A way to isolate cancer stem cells in tumors so they can target the cells and kill them has been uncovered by scientists led by an Indian-origin researcher at the OU Cancer Institute.
The discovery of new cancer stem cell marker would thus dispel any chances of cancer recurrence.
Led by Shrikant Anant, Ph.D., and Courtney Houchen, M.D., the scientists discovered that while there were many proteins that appeared in both regular cancer cells and stem cells, there was one particular protein that appears in stem cells.
The scientists have already begun work to use the protein as a target for a new compound that once developed would kill the stem cells and kill the cancer. Thus, by targeting the stem cells, they would be able to stop the cancer from returning.
Now, the researchers are focusing on adult cancer stem cells because of the major role they play in the start of cancer, the growth of cancer, the spread of cancer and the return of cancer.
Current therapies generally do not target stem cells in tumors. It enables stem cells to wait until after chemotherapy or radiation treatments to begin dividing.
According to the researchers, stem cells are often responsible for the return of cancer after treatment. The identification of the stem cell marker enables researchers to develop new therapeutics that can target these cells.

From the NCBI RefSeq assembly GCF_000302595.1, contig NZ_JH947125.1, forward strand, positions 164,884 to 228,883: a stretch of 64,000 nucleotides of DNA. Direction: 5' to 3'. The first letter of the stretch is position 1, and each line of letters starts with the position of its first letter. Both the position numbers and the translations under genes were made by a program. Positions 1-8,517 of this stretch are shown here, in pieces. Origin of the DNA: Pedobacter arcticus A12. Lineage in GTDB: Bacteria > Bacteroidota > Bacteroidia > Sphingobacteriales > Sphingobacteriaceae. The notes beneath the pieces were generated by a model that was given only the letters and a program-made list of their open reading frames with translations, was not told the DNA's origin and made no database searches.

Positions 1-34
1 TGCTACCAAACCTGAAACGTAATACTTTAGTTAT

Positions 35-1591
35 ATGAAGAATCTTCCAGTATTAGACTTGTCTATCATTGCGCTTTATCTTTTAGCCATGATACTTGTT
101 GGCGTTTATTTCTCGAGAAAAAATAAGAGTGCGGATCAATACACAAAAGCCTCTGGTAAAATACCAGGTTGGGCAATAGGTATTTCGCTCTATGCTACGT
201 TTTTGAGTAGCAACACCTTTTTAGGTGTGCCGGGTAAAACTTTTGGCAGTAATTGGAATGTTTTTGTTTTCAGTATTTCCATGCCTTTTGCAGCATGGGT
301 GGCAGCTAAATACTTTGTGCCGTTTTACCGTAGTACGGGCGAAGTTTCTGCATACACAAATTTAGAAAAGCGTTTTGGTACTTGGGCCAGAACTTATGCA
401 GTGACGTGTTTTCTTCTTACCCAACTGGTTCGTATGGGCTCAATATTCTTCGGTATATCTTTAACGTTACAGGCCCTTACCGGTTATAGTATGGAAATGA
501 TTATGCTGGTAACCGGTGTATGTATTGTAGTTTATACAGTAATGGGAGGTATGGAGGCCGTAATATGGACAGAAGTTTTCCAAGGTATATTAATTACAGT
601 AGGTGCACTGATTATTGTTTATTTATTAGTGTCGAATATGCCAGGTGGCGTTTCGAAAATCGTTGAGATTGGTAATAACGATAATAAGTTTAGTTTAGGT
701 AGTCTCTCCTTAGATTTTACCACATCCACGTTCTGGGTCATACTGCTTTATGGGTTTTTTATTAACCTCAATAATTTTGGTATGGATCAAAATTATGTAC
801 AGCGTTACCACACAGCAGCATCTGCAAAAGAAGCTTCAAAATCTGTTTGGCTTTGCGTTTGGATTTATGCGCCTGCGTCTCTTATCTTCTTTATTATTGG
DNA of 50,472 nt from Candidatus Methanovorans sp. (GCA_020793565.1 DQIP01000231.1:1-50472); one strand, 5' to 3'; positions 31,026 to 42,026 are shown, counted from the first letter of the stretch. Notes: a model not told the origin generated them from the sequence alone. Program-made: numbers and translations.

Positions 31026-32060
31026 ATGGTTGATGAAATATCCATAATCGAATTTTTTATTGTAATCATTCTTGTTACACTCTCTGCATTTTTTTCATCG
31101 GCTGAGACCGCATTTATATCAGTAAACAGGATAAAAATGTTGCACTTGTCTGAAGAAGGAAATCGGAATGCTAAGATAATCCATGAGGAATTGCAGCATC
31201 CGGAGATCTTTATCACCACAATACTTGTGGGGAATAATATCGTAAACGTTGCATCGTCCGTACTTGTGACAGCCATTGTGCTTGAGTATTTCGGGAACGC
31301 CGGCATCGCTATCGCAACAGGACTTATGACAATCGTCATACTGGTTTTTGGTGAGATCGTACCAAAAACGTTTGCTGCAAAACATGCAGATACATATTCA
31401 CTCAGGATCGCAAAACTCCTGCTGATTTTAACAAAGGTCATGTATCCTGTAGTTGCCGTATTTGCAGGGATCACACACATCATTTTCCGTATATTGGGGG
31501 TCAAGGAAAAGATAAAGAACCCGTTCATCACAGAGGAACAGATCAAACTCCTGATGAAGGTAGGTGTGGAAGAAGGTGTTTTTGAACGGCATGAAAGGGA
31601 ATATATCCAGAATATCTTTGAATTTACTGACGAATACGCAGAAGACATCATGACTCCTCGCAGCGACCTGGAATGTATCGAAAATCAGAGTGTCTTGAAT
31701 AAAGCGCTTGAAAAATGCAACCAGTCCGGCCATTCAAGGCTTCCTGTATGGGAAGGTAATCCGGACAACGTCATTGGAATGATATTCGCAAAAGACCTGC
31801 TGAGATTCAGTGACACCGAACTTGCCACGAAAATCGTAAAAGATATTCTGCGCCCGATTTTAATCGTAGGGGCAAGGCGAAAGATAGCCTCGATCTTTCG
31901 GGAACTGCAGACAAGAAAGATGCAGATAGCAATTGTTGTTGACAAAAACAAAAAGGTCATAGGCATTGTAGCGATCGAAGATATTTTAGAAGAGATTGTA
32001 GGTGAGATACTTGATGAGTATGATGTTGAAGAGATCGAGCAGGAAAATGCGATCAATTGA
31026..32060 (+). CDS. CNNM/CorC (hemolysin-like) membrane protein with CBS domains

Adult stem cells work as essential building blocks in organs by replenishing dying cells and regenerating damaged tissues.
It is expected that after completing initial testing, the first phase of clinical trials will begin within 5 years led by Russell Postier, M.D. The compound, if successful in human trials, is expected to be available to the public within 10 years.
One fourth of the funding for the cancer research comes from an 800,000 pounds grant from the National Institutes of Health with remaining funds from the University of Oklahoma College of Medicine.